Friday night I pulled out my trusty Hazan cookbook once more – and on page 1 of the section on pork read these words:

“If among the tens of thousands of dishes that constitute the recorded repertoire of Italian regional cooking, one were to choose just a handful that most clearly express the genius of the cuisine, this would be among them. Aside from a minimal amount of fat to brown the meat, it has only two components, a loin of pork and milk. As they slowly cook together, they are transformed: The pork acquires a delicacy of texture and flavor that lead some to mistake it for veal, and the milk disappears to be replaced by clusters of delicious, nut-brown sauce.”

-Marcella Hazan, “Essentials of Classic Italian Cooking”, p.417

Um, let’s see, I was looking for inspiration – I think I found it! Needless to say I headed over to my local meat market on Saturday (Bay Area Meat Market in Pasadena) and picked up a lovely tied boneless pork roast. I started cooking at 4 PM – a short three hours later I had exactly what Ms. Hazan described, and it tasted just as lovely.

The only ingredients that went into the pot were a few tablespoons of butter and about 4 cups of milk. In my opinion the dish was the definition of fresh, simple and tasty.

In addition, the couple assigned to dessert had something come up and couldn’t make it, so I was also able to use the blackberries and pull a cobbler together – again, very fresh, very tasty. I opened a bottle of Vin Santo I happened to have, and we had a nice end to the meal.

All of this and I still have my 1015s to use for something today!

No more freaking out for inspiration – a quick visit to Canino’s is all it should take to bring a true sense of freshness to the table, along with a good collection of lovely cookbooks like ‘Essentials of Classic  Italian Cooking’

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Bourbon? In County Kilkenny?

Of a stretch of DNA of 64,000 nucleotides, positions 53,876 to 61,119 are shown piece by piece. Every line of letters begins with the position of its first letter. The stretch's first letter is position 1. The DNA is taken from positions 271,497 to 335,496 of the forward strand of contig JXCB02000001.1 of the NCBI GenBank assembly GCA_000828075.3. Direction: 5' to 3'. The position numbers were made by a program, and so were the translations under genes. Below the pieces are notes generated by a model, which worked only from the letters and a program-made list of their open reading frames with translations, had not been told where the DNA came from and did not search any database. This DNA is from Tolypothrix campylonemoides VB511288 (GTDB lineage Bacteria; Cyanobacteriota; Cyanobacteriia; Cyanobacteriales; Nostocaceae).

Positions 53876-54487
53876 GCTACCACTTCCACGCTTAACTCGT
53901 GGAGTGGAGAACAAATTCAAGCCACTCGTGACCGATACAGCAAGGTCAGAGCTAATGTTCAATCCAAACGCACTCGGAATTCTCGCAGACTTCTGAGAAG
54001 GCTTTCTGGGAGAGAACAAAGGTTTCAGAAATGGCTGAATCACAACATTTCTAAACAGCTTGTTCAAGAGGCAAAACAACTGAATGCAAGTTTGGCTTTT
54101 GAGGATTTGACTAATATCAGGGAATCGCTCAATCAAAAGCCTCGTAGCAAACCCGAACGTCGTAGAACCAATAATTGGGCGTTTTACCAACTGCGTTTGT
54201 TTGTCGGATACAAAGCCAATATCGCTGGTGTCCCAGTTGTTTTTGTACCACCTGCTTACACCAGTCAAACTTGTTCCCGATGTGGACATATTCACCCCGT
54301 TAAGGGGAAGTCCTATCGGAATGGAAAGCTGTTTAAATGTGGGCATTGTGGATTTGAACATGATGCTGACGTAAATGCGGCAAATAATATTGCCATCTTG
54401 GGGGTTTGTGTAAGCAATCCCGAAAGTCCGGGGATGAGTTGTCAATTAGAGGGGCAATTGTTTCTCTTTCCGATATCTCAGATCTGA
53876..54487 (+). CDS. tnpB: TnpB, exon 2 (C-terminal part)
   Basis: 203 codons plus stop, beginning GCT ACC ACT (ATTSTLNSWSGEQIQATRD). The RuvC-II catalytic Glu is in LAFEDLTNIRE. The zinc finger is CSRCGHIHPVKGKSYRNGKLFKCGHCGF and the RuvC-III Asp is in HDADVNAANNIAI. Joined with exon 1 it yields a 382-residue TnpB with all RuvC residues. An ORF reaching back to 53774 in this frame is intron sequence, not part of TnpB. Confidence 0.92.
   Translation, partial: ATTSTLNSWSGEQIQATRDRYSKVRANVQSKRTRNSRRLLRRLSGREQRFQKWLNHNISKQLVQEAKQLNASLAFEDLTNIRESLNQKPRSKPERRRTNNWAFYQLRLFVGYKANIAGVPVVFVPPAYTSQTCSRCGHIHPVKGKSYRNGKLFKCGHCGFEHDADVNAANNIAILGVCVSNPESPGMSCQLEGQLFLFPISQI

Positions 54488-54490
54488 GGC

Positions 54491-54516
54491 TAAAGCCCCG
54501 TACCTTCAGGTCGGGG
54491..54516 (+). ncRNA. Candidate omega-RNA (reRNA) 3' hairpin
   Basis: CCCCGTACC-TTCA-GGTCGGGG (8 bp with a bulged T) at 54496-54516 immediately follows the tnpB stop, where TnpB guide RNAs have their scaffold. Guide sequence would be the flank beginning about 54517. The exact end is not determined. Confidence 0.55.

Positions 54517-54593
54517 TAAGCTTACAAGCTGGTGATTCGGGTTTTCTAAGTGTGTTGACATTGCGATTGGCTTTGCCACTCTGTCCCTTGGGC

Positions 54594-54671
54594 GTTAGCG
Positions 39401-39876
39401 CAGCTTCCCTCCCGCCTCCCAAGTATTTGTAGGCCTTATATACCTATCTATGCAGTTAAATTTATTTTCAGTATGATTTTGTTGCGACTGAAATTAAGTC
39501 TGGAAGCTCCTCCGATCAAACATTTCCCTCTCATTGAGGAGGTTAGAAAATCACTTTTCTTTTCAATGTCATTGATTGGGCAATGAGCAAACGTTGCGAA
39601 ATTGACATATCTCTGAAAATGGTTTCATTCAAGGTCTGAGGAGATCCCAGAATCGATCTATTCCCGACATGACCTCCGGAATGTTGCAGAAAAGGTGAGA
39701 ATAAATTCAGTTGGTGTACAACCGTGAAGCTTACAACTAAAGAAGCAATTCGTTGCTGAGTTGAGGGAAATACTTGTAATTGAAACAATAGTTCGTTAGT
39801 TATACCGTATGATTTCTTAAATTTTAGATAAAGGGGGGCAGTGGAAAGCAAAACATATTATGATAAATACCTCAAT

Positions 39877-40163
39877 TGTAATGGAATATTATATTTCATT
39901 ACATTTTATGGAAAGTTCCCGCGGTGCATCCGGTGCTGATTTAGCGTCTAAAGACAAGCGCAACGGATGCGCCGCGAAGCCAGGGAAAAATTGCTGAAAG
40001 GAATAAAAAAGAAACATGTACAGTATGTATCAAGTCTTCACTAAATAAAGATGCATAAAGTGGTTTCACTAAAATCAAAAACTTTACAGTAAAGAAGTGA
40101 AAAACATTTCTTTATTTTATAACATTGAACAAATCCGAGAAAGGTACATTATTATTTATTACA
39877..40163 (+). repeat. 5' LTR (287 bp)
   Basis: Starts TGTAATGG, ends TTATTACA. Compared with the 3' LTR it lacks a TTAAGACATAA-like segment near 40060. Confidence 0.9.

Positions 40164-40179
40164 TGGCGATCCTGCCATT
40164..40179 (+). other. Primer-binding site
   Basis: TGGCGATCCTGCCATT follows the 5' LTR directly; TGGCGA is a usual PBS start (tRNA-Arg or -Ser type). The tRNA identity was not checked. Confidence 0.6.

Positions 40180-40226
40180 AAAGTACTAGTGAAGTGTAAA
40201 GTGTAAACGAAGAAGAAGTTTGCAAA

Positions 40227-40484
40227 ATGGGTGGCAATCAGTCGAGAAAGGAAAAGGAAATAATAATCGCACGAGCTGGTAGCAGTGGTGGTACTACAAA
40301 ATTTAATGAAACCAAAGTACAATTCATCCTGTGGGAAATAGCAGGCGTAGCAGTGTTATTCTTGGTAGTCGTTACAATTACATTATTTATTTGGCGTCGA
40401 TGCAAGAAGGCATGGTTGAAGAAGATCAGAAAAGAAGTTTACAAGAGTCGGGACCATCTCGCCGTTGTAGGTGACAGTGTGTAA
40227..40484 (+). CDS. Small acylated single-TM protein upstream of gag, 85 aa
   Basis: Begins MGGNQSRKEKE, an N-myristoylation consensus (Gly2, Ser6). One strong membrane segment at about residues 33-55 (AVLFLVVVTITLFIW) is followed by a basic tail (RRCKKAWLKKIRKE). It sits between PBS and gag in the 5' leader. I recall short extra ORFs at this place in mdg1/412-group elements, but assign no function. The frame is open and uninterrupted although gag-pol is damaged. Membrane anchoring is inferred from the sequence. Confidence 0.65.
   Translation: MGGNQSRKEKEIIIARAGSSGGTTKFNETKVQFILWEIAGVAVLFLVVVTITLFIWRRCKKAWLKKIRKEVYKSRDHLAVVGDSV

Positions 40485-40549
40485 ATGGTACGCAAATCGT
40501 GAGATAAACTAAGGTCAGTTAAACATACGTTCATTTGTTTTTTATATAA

Posted by beer_chris on 3-May-2009

I’ve really been enjoying the local brew here in Kilkenny – a cream ale called ‘Kilkenny Draught’, interestingly enough.  I’ve had my share of Guinness and even an excellent  cider called Bulmers. However, my mini pub crawl yesterday has convinced me of something – something rather interesting and funny. My buddy and I were sitting at a rather large pub right across from Kilkenny castle called ”Left Bank’. This buddy of  mine was on a bit of a personal mission to drink double Irish whiskeys all day – and had made it clear to our bartender that he wanted something special. The bartender was a young man – likey in hisearly twenties – and was struggling a bit to keep my friend satisfied – every bottle he brought over was something my bud already knew of or had tasted. finally, he looked at him, a bit puzzled, and said ‘Im definitely gonna’ look after yah’ and disappeared for a moment. Clearly he was headed to the bcak to get something extra rare – something really special (and expensive) for the crazy American. He came back and set two bottles in front of us:

Jim Beam single distilled

Woodford Reserve

My friend and I chuckled – here were two Americans, looking for something really special, and what do we get in an Irish bar? Bourbon. We explained how funny we thought this was to our bartender, who was a little disappointed we didn’t buy a dram of the Woodford – I think it was going for 15 euros a pop (!).

Of everything he tasted that night, I sipped on a few of them. The Bushmills 10 year old was probably my favorite ‘new to me’ Irish whiskey. Midleton remains my fave, but I’ve had that at home. The Bushmills 10 was very citrusy – it had notes of grapefruit and citron in it.

However, I was thinking more about the bourbon this morning, and I had an epiphany. Ireland is one of the few countries in the world with a really famous beer/whiskey culture – but there are really very few varieties to choose. Every pub I’ve walked into, whether a brand new one like ‘Left Bank’ or the oldest operating pub in Kilkenny just down the road from our B&B has the same selection of beer and whiskey. Special in Ireland is foreign – and so when you want specia lwhiskey you’re going to drink small batch bourbon from the states or Wild Turkey.

After a couple days of crawling pubs, I’m ready for some real ale. The culture is the same as in england/scotland in the pubs, and the beer is really good – there’s just not all that much variety, at least so far as I’ve seen.